Pillar offers game plan for federal market
- By Rutrell Yasin
- Aug 18, 2005
A new storage company is plying the federal market this summer trumpeting one simple message: enterprise-class storage costs too much.
Of course the pitch isn’t exactly new, but what’s getting Pillar Data Systems more notice than the average storage start-up is the backing of Oracle Chief Executive Officer Larry Ellison, who has put about $150 million of his own venture capital money into the firm.
“Larry’s intent on making this company a real player in the storage market,” said Michael Workman, the CEO and president of Pillar, which first started shipping its Axiom Storage products in June and also got them on to a General Services Administration schedule held by storage integrator Carahsoft Technology.
The company’s game plan for making headway against the likes of large storage players like EMC and Network Appliance centers on flexibility and involves several elements, Workman said.
* The Axiom Storage system uses Serial Advanced Technology Attachment disk drives, which are less expensive than the Fibre Channel drives traditionally used in enterprise storage systems (Pillar will offer Fibre Channel drives as a higher priced option later this year). Pillar officials said Axiom with Serial ATA drives will cost 30 percent to 40 percent below competitors’ Fibre Channel-based products with similar capacity.
* The system partially offsets Serial ATA’s slower speed compared to high-end disks by storing frequently used data on the outside edge of the disk, where seek and access times are faster. It places infrequently needed data, such as archives, nearer to the middle of the disk, where performance is not as good.
* Once the storage-area network (SAN) functionality starts shipping (it’s currently in beta test), the storage system will be able to operate in a SAN-only mode, network attached storage (NAS) mode, or as a mixed SAN and NAS.
* Axiom’s management software allows administrators to create three tiers of storage offering a range of performance characteristics from a single pool of disks – the system automatically places data in the appropriate tier based on a pre-set profile.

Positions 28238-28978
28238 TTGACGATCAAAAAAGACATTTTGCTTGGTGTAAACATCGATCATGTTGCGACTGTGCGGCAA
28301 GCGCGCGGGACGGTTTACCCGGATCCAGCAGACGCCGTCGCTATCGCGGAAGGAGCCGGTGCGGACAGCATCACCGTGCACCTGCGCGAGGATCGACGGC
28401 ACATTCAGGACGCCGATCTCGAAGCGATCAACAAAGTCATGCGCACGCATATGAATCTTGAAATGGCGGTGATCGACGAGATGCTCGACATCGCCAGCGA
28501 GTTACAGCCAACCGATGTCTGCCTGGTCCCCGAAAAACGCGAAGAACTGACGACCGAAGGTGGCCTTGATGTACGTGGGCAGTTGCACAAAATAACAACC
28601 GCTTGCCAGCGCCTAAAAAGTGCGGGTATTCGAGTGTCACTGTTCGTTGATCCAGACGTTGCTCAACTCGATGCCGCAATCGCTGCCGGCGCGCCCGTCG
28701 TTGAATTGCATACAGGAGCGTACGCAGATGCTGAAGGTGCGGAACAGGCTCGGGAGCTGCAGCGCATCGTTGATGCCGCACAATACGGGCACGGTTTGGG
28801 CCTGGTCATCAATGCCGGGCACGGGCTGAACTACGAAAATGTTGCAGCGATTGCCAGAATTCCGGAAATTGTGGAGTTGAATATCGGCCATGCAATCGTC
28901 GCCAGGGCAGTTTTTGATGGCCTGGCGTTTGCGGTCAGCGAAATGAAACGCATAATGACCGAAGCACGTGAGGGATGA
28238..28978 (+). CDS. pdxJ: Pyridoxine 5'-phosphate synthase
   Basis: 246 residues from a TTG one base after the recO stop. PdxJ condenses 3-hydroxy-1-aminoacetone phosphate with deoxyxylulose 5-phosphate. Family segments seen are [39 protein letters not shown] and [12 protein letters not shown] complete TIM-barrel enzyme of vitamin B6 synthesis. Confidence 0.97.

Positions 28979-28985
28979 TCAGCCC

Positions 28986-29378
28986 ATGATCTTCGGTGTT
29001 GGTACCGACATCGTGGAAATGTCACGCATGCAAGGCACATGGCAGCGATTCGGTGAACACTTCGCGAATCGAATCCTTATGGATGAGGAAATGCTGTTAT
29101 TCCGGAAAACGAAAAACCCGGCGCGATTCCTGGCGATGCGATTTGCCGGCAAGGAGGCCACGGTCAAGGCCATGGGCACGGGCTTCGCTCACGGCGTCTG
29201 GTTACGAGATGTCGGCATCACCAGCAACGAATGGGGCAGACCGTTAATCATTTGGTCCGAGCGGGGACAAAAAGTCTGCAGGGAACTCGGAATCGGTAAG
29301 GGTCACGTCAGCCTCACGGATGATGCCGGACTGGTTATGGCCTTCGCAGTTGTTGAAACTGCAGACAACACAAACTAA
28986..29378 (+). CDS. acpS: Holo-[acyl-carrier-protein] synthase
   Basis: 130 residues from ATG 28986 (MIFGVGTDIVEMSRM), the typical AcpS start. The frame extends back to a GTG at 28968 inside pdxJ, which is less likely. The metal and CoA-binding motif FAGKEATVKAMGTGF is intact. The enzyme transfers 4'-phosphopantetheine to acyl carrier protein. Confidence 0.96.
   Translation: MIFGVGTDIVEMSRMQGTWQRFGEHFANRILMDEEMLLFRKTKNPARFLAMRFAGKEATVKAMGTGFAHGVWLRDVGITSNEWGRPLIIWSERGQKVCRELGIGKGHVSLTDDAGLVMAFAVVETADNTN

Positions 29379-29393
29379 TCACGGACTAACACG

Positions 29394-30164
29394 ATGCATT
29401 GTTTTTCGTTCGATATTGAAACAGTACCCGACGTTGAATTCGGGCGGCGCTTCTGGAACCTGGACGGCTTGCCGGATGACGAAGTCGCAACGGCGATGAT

“Our competitors will sell you a box for archive data, but then you’ll need another, more expensive product if you need storage for a transaction system,” Workman said. “We have a solution that allows you to supplant two or three systems. It’s a fungible asset.”
Workman added that unlike with other storage vendors, Pillar will not charge customers additional software licensing fees if they add hardware to increase their storage system’s capacity. The Axiom Storage system currently starts at 3 terabytes and scales up to 300 terabytes.
Carahsoft Technology President Craig Abod said that his company expects to close at least a couple of federal agency deals for 20 terabyte systems before the fiscal year winds up next month. “The cost of these products, along with the way Pillar has simplified the complexity of running SAN and NAS in one box, are the appeal,” Abod said.
To support its products, Pillar has about 50 of its 350 employees working in customer support and professional services, Workman said. The company also signed an agreement with IBM Global Services that has that company providing Pillar customers with around the clock field service and logistics support.
But the company still has work to do. Axiom support for Internet SCSI, the increasingly popular storage networking protocol, won’t be available for another year. Company officials also still plan to ink deals with a handful of government-oriented distributors and integrators.